The lawyer wants to know who he is required to love – fellow Jews only, God-fearers, Gentiles? Jesus responds to this question with a question set up by the parable of the good Samaritan. But to understand the response of Jesus it is important to notice, as Luke highlights, that the lawyers wants to justify himself. The lawyers asks in effect, ‘You tell me who my neighbour is so I can ensure I obey the command.’

So Jesus tells the story of the Good Samaritan to show the futility of self-justification. It is hard for us to grasp the antagonism  between Jews and Gentiles. But Jesus turns the tables on the Samaritan. The lawyer cannot even bring himself to call him a Samaritan, let alone love him. But Jesus also turns the tables on him by switching the question around: it is not ‘Who is my neighbour?’ but ‘Who has been neighbour to me?’ He puts the lawyer in the position of the one in need.

Jesus is not telling us we can inherit eternal life by keeping the first two commandments. The lawyer thinks he can justify himself by keeping commandments, but the story of the good Samaritan shows that this is way beyond us. We cannot consistently love like this.

The parable in its literary context

Luke 9:9:44-45, 51. Jesus is heading resolutely to the cross. Luke 10:17-20. This is what is necessary for eternal life – to have your name written in heaven. Luke 10:38-42. What matters is listening to the words of Jesus. Luke 16:27-31. What you must have is people who heed the word of God.

Martyn Lloyd-Jones achieved so much in Christ’s name. But in the later years of his life his health was failing and he was unable to minister. Asked how he was coping with these restrictions, he answered by quoting Luke 10:20 (‘Rejoice that your names are written in heaven’), adding, ‘I am content’.

Three implications

1. Eternal life is inherited. It is graciously given as a function of being adopted into the God-family. This suggests that the good Samaritan is Jesus himself. He comes to us when we are lost and hopeless. He binds up our wounds and pays the tab.

Jesus reverses the question: it is not ‘Who is my neighbour?’ but ‘Who has been neighbour to me?’ And, reading it in the context of Luke 9-10 and the movement to the cross, the answer is Jesus.

2. Jesus expects his followers to follow his example. The One who goes to the cross expects us to take up our cross daily. We should not reduce the cross to an example, but neither should we ignore its example. We are saved by faith alone, but, as the Reformers said, faith is never alone. We should not make this fruit the ground of our justification, saying, as some do, that we are justified on the basis of the entire life we live. (Though he did not mention him by name, Carson clearly had Tom Wright in mind.) But when someone is born again it changes them radically. By their fruit you will know them.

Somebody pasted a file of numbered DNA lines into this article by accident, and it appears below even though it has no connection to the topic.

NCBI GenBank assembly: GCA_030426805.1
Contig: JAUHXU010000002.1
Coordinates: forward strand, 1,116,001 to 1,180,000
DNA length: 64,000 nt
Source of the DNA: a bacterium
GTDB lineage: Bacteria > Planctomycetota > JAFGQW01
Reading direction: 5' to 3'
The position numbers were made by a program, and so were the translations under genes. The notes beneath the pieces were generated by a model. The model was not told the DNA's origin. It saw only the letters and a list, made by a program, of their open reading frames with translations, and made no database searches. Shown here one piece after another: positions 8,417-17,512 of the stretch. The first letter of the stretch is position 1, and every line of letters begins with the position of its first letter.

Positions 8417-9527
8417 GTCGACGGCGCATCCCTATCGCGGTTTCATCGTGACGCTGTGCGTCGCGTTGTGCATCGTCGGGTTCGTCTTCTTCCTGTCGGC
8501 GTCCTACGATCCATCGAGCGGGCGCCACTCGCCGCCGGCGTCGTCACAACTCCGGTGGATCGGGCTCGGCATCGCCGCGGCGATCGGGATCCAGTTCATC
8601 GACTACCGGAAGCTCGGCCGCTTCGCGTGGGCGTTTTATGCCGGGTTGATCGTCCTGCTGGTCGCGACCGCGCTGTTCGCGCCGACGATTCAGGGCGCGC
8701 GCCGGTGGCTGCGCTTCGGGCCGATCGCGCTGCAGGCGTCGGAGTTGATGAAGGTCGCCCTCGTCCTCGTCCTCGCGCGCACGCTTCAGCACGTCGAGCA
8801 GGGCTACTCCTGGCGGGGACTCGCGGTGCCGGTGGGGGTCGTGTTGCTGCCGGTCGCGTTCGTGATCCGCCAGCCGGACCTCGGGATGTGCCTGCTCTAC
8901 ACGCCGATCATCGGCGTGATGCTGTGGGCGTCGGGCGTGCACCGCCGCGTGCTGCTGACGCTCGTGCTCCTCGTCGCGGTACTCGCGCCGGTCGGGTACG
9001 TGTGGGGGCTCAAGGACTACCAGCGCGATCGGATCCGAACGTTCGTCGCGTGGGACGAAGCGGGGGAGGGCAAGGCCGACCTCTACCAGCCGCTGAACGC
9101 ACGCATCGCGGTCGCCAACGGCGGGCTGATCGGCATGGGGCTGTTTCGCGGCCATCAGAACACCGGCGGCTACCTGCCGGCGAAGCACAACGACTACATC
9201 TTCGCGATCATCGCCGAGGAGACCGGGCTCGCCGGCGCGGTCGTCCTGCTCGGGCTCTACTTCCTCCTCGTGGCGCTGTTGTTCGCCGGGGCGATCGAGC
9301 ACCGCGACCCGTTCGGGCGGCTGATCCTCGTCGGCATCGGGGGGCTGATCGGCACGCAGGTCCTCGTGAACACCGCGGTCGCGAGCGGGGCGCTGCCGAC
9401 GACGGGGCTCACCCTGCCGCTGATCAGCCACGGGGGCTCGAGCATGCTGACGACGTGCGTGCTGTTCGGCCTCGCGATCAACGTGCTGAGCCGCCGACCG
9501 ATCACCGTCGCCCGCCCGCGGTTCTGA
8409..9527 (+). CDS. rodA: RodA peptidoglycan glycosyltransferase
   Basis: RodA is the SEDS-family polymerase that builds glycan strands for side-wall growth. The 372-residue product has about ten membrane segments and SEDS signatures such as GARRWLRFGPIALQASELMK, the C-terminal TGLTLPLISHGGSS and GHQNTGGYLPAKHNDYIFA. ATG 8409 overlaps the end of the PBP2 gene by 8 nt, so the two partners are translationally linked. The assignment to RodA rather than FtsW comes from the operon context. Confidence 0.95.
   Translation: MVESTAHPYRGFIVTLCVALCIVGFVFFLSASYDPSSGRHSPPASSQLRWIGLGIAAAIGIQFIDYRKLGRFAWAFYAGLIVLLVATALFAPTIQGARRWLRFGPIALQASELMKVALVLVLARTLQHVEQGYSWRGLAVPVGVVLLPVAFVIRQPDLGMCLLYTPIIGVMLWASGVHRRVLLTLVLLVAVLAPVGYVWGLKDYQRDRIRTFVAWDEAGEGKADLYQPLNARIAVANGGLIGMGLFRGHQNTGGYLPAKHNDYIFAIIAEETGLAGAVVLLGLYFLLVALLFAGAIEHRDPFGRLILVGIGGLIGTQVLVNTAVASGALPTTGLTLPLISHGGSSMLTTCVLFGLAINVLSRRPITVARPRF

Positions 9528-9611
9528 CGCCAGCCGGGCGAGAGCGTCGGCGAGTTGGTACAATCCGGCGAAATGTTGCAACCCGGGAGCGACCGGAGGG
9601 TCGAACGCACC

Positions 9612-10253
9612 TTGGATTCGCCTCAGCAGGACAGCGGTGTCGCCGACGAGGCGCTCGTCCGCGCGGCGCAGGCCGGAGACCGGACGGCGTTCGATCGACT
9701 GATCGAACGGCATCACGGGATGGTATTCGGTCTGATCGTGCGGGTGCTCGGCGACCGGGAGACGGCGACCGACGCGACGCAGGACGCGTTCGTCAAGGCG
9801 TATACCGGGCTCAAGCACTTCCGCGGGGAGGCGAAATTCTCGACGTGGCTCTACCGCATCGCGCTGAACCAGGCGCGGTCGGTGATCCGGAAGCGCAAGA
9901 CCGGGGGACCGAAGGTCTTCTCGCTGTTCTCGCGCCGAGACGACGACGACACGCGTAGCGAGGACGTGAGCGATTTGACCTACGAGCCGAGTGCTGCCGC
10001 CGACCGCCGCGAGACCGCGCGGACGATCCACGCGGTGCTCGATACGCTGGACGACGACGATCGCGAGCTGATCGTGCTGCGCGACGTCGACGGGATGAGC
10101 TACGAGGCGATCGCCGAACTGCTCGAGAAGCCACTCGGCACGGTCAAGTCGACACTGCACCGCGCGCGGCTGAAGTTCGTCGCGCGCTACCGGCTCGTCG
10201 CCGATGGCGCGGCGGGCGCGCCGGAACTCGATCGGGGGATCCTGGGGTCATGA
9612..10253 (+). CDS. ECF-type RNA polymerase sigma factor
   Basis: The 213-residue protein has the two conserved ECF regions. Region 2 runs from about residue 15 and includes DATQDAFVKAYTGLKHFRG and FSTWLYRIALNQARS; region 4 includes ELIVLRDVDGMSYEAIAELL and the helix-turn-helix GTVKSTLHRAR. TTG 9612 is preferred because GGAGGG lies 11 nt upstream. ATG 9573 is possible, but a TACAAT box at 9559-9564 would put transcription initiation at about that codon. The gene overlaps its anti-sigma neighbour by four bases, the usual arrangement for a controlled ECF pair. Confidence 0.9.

3. Putting this parable into practice must be done as a function of grace. People today are saying the gospel is the work of the cross plus social involvement – the gospel is all that is demanded in the Bible. But in so doing they confuse the gospel with the effects of the gospel. The gospel is good news. It is an announcement. We proclaim, demand and celebrate the fruit of the gospel – a hatred of sin, a love of justice, compassion on others. But we do not proclaim these as part of the gospel. If we do, then we start moralising.

God is gracious (Luke 15) part 3: an only son

When we began looking at the theme of God’s grace, I said we would consider three sons. We have looked at two sons in the parable of Luke 15. There is one more to consider – the one who is telling the story.

God is gracious. But God is not some feeble, indulgent father. God will be God. I guess you’ve all know father who indulge their children. A few screams, a bit of a tantrum, and Dad gives in. Or often it’s those daughters – a few sobs – and Mum despairs as Dad is manipulated once again. Well, you can’t manipulate God. All power and all authority belong to him. If people go on rejecting him then he will judge them and he will judge for all eternity.

That is where the third son comes in. God sent his only Son to make it possible for us to come back to God. We can come back to God just like the son in the story. God is ready to embrace us. But we can only come to God through Jesus. Continue reading

God is gracious (Luke 15) part 2: an older son

What happens when you don’t really believe that God is gracious or you don’t really like the grace of God? Let’s have a look at the response of the older son.

Read Luke 15:25-32

We see in the older son many of the common characteristics of not truly believing that grace of gracious. As we go through, see if any apply to you.

1. ‘I demand my rights’
The older brother became angry and refused to go in … (28)

God graciously forgives us without demanding that we sort ourselves out first. God himself makes us righteous. He declares us to be in the right – even though we are in the wrong.

But if we don’t believe that God is gracious then we will try to make ourselves righteous. We will want to prove that we are in the right. And when that’s questioned or threatened we become angry. That’s one of the characteristics of people who do not really trust the grace of God: self-righteous anger. Continue reading

God is gracious (Luke 15) part 1: a younger son

Ten questions to start …
1. Do you ever take secret pleasure in the failings of other people?
2. Do you ever find yourself replaying conversations in your head so that you come out on top?
3. Does serving in the church ever feel like drudgery?
4. Do you ever exaggerate the good things you’ve done?
5. Do you ever feel weary because you’re struggling to meet your own expectations?
6. Do you ever think of yourself as a better Christian than other people?
7. Do you ever feel disappointed when some good work you’ve done goes unnoticed?
8. Do you ever gossip about other people?
9. Do you ever resent the expectations other people have of you?
10. Do you ever feel hard done by?

Then you need to hear the good news that God is gracious. Continue reading